In 1966, Villa Italia Mall opened in Lakewood, Colorado as the largest indoor, air-conditioned shopping mall between Chicago and the West Coast. For 35 years, “Villa” was the social center of Lakewood, but despite remodeling efforts, Villa Italia was unable to resist changing social trends and increasing competition. In July 2001, the mall closed leaving a vacant property and negatively impacting Lakewood’s budget from loss of revenue. Concerned about the future of the site, the City of Lakewood initiated redevelopment discussions with the community and developers. Belmar was then proposed as a new, urban-style town center to anchor the community.
Previous use of the site included dry cleaners and automotive service shops. These operations left behind contaminated groundwater and soil. In addition, demolition work involved the removal of asbestos and hazardous materials from existing buildings. Environmental remediation would be time consuming and costly with the cleanup work costing an estimated $5 million. In order to redevelop the site into a mixed-use development, cleanup was necessary to ensure no human health hazards remained.
To address environmental cleanup, the Colorado Brownfields Partnership supplied the developer with a $1.95 million loan from the Colorado Brownfields Revolving Loan Fund. In addition, the federal government provided a $110,000 grant to the City ofLakewood. Additional funding for the project was collected for public improvements through bonds, tax increment financing (TIF), and public improvement fees (PIF).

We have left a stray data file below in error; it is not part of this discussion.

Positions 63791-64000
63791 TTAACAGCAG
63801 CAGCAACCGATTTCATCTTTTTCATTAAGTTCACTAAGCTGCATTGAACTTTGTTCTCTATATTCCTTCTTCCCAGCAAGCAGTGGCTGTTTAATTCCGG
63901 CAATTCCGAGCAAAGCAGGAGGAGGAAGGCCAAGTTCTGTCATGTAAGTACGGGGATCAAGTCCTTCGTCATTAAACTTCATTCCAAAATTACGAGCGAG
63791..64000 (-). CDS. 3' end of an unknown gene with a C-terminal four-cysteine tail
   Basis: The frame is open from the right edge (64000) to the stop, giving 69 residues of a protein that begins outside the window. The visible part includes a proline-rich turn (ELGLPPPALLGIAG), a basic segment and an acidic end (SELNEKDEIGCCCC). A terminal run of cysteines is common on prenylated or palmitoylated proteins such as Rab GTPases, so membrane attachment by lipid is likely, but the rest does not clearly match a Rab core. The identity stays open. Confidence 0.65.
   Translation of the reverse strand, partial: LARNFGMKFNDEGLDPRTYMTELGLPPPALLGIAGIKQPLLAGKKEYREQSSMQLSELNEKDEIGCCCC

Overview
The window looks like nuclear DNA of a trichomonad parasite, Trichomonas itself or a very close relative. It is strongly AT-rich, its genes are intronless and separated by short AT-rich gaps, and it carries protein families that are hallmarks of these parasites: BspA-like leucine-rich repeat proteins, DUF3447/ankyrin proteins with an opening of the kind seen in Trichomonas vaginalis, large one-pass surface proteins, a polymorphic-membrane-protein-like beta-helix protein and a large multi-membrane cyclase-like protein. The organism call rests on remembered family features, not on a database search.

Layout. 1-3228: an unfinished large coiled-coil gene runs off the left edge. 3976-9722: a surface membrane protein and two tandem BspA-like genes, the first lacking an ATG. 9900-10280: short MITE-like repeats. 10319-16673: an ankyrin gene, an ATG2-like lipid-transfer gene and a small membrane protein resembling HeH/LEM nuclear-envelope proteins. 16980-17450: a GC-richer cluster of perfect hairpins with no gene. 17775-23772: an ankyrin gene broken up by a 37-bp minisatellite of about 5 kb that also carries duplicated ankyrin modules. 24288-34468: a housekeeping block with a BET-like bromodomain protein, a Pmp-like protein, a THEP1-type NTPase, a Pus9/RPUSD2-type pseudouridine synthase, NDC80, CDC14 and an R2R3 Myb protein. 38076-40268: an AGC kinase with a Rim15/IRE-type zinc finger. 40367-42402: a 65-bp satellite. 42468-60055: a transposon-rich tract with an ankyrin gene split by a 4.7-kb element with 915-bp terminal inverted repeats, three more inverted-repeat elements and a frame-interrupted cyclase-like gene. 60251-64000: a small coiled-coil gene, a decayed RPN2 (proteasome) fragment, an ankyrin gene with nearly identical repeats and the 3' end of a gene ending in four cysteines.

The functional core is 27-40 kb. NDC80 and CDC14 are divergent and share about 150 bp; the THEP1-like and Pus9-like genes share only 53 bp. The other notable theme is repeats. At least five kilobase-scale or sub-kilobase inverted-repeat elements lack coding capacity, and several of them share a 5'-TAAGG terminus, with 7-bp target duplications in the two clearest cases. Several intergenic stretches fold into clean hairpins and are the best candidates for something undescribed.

The Belmar redevelopment was fully built out by 2013 with retail space (including restaurant and entertainment), office and hotel space, public space (parks and plazas), and 1,300 residential units of varying types, sizes, and price points. This project also impacted the community through job creation with 800 full time office employees and 4,000 one-time construction employees.
Belmar is also an example of successful community involvement and input in a large development project. Since the mid-90’s, several citizen’s advisory groups, neighborhood groups, and civic groups participated in the organization and process of the project. In addition, the City prioritized seeking the community’s input and keeping the community informed throughout the process.
This project won several awards including the Congress of New Urbanism Charter Award, Denver Regional Council of Governments Metro Vision Award, EPA National Award for Smart Growth Achievement, International Economic Development Council’s Public/Private Partnership Award, and the Urban Land Institute’s Award of Excellence.Belmar Case Study_FINAL